But college just didn’t fit into Dykstra’s schedule. He got the money he was looking for in a signing bonus, and the Arizona State offer was strictly academic.

“I thought I was ready to go into pro ball,” he said. “You know, if I would have gone to college, this would have been my first year of pro ball. I thought to myself: If I want to get into the major leagues, the best way to do it was to get in right now and try to work my way up and hopefully get to the big leagues in my early 20’s. I set a goal to get into the big leagues by the time I was 23, so I’m real happy with the way things have gone.”

Things have gone quickly. Dykstra played for the Mets’ single-A affiliate in Shelby, N.C. in 1981 and 1982, then spent the 1983 season in Lynchburg, Va., another single-A outlet. It was at Lynchburg that Dykstra emerged as a Met of the Future.

In 136 games, he hit .358 with 132 runs, 81 RBIs, and 105 stolen bases. He led the Carolina League in games, hitting, runs, triples (14), walks (107), at-bats (525) and hits (188). He was named the league’s most valuable player, but had to share the team MVP honor. A fellow by the name of Dwight Gooden also played at Lynchburgh that season.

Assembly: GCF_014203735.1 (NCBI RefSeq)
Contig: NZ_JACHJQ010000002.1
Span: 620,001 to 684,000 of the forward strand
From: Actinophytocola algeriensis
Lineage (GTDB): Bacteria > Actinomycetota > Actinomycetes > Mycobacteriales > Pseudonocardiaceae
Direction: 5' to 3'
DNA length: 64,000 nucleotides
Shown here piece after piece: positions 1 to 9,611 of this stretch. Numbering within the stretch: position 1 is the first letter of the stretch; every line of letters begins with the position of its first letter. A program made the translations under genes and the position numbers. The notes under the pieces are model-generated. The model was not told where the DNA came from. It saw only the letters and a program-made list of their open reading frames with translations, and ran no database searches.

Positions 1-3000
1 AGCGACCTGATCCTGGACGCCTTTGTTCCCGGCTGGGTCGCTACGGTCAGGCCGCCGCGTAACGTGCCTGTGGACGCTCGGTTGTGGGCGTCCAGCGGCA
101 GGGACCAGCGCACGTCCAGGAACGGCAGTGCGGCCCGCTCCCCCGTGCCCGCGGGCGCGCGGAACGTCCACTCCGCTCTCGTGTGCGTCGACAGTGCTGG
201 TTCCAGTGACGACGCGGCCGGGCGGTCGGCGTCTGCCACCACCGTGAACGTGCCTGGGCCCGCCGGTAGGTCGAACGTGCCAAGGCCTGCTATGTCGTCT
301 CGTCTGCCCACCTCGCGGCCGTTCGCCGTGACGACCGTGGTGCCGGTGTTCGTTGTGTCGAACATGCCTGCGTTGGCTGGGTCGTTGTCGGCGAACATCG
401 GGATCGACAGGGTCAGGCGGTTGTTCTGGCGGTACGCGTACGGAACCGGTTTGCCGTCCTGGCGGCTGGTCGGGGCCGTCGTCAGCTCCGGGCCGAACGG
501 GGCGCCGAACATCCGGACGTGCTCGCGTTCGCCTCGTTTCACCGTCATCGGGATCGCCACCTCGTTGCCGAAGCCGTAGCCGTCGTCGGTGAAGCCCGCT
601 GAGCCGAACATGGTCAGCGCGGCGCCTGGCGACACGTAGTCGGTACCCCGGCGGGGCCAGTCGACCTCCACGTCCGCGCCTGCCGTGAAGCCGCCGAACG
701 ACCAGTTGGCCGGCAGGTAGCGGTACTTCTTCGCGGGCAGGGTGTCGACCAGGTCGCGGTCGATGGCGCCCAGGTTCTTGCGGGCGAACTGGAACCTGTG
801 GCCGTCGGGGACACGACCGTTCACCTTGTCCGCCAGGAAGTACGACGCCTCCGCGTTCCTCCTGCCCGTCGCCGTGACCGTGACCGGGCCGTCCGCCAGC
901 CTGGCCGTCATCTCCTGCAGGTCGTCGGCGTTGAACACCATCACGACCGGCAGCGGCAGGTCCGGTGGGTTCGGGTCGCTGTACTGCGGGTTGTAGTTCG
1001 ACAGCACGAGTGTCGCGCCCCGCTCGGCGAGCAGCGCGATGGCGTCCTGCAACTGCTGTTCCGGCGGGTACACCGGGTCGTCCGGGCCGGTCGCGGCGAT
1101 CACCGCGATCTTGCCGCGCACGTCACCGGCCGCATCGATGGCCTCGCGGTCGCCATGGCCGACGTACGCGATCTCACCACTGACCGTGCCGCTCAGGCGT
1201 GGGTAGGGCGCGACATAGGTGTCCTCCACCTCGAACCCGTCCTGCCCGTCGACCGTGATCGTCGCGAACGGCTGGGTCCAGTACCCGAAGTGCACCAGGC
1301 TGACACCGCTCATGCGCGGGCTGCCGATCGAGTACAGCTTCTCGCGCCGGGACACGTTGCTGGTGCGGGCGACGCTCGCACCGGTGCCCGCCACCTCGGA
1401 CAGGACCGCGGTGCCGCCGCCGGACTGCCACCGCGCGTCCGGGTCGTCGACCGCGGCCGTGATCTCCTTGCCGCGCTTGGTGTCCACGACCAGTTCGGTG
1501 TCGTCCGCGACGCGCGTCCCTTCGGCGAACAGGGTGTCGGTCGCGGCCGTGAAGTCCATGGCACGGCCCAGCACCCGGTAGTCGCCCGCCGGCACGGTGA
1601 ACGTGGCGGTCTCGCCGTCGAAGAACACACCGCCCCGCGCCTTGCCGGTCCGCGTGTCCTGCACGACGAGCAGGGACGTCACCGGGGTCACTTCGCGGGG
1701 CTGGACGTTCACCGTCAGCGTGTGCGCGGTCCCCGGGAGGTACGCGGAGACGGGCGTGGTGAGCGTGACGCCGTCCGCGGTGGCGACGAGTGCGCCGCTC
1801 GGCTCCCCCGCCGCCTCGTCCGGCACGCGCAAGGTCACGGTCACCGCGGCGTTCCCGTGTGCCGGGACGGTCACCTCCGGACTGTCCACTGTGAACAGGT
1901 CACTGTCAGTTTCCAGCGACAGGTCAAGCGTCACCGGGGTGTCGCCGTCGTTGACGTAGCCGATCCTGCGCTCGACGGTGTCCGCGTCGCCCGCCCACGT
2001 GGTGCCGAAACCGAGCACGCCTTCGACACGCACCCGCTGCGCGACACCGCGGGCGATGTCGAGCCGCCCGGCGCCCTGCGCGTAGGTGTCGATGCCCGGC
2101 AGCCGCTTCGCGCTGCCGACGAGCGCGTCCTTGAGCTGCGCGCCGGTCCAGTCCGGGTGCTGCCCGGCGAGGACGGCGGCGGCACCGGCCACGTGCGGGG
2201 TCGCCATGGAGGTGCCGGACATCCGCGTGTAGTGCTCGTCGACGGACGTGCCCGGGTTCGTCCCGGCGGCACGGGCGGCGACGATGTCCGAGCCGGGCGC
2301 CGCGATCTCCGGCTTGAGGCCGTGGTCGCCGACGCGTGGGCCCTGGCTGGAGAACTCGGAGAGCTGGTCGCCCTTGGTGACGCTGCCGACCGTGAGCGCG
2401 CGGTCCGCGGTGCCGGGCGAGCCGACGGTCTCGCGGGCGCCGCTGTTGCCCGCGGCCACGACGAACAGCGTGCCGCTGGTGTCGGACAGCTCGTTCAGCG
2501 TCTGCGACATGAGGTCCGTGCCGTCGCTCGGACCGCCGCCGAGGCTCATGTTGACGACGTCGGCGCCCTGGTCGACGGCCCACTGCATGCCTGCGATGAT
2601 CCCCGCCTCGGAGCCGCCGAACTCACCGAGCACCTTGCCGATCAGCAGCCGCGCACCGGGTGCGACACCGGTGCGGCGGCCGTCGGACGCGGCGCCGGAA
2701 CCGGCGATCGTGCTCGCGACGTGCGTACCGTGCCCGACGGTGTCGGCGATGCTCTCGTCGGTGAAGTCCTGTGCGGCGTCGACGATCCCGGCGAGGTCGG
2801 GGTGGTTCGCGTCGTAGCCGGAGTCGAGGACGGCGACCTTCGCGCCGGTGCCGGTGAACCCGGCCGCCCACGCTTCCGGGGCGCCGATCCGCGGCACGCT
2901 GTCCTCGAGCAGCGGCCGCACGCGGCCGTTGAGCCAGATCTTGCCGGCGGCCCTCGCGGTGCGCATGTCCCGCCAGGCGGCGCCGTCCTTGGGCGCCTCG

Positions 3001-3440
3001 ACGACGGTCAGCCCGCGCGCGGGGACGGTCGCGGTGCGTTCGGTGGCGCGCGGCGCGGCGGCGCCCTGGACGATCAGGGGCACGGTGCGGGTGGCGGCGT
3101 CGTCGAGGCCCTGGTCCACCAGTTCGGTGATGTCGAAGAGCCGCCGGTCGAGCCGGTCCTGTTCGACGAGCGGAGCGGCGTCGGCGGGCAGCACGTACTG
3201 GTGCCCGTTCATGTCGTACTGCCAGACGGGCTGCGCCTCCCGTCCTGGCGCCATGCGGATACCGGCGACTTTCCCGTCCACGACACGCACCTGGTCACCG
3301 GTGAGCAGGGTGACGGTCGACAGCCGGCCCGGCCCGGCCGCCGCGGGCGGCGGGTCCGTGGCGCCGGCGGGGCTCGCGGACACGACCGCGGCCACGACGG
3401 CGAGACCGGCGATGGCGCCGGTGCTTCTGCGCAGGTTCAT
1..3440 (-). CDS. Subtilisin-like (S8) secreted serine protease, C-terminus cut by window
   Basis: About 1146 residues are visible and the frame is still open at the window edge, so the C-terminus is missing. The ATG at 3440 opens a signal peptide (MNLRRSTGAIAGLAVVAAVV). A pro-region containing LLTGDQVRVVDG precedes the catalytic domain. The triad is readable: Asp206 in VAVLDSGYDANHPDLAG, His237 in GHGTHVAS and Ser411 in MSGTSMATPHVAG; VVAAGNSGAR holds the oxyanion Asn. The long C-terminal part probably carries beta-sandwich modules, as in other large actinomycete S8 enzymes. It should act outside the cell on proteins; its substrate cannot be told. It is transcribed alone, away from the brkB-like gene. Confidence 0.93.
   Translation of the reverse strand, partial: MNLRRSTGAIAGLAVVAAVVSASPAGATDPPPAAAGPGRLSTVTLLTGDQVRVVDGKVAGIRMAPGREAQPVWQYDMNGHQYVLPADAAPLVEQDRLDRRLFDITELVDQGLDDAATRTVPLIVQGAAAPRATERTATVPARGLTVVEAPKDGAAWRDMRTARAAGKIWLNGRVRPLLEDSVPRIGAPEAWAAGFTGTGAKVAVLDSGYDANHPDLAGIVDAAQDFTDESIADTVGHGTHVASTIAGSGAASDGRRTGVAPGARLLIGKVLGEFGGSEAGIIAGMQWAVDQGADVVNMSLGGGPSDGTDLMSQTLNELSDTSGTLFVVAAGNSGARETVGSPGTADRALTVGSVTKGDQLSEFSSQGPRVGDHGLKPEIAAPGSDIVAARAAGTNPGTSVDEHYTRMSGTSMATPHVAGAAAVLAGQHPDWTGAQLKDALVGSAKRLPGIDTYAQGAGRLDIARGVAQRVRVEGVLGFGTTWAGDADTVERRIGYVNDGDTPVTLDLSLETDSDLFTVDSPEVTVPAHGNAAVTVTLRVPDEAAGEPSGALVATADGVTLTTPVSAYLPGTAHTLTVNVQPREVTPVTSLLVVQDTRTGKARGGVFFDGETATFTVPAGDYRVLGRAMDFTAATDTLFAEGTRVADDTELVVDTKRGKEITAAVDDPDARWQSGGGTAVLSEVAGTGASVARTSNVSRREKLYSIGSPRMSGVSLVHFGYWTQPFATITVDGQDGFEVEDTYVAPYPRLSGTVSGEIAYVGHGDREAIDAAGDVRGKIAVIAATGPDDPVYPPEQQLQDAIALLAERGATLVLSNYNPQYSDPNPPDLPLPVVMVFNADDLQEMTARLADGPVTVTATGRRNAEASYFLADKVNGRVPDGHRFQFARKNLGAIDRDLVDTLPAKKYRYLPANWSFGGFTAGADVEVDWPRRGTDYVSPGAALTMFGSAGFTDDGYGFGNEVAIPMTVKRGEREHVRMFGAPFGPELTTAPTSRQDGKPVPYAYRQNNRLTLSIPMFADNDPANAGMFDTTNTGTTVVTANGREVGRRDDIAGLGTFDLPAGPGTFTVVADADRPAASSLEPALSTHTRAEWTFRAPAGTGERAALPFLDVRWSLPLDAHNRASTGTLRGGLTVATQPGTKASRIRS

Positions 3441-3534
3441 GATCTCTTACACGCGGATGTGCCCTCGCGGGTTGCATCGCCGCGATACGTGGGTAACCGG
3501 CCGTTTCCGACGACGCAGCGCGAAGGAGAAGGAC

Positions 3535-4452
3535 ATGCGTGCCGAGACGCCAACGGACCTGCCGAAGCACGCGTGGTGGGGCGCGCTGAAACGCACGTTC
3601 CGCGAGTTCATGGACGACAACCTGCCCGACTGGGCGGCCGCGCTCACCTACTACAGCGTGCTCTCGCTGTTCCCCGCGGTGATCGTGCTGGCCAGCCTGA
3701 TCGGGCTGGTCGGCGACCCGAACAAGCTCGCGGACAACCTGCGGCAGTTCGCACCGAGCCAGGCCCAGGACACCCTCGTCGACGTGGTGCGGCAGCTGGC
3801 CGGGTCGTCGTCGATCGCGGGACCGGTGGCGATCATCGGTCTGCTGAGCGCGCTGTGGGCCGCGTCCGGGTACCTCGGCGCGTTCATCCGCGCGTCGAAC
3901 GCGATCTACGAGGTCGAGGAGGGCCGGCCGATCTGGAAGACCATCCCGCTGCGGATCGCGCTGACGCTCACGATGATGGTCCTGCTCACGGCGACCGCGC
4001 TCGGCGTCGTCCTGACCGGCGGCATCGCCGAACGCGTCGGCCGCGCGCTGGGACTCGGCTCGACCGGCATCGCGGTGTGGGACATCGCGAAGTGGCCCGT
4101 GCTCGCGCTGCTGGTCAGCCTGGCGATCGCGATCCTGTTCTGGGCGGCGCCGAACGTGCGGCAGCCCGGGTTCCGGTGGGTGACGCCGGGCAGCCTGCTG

“Lynchburg was my town,” Dykstra said. “I’ll never forget it. That was a dream season. After that season, I really turned into one of the Mets’ top prospects. Lynchburg was a good place for me.”

He was promoted to the Mets’ double-A affiliate in Jackson, Miss. the following season and played well enough to warrant another promotion at the beginning of 1985. Tidewater was the last wrung on the minor-league ladder, and Dykstra didn’t stay there long.

Dykstra was the Mets’ regular center fielder through much of July and August. In recent weeks, however, he has been platooned with veteran Tom Paciorek, whom the Mets acquired in a trade for minor leaguer Dave Cochrane at the All-Star break. Against left-handed pitchers, Johnson has been playing Paciorek in right field and moving Darryl Strawberry to center. Paciorek has responded by hitting .366 (22 of 60) in his last 27 games and has a hit in his last eight starts.

“Originally, I just played Paciorek to get him a few at-bats,” Johnson said. “But he’s just been playing so well.”

For Dykstra, that has meant sitting still in the dugout for six or seven innings--until he’s inserted as a pinch-runner or defensive replacement--when the Mets face a left-hander.

And Len Dykstra has never been much for staying in one place too long.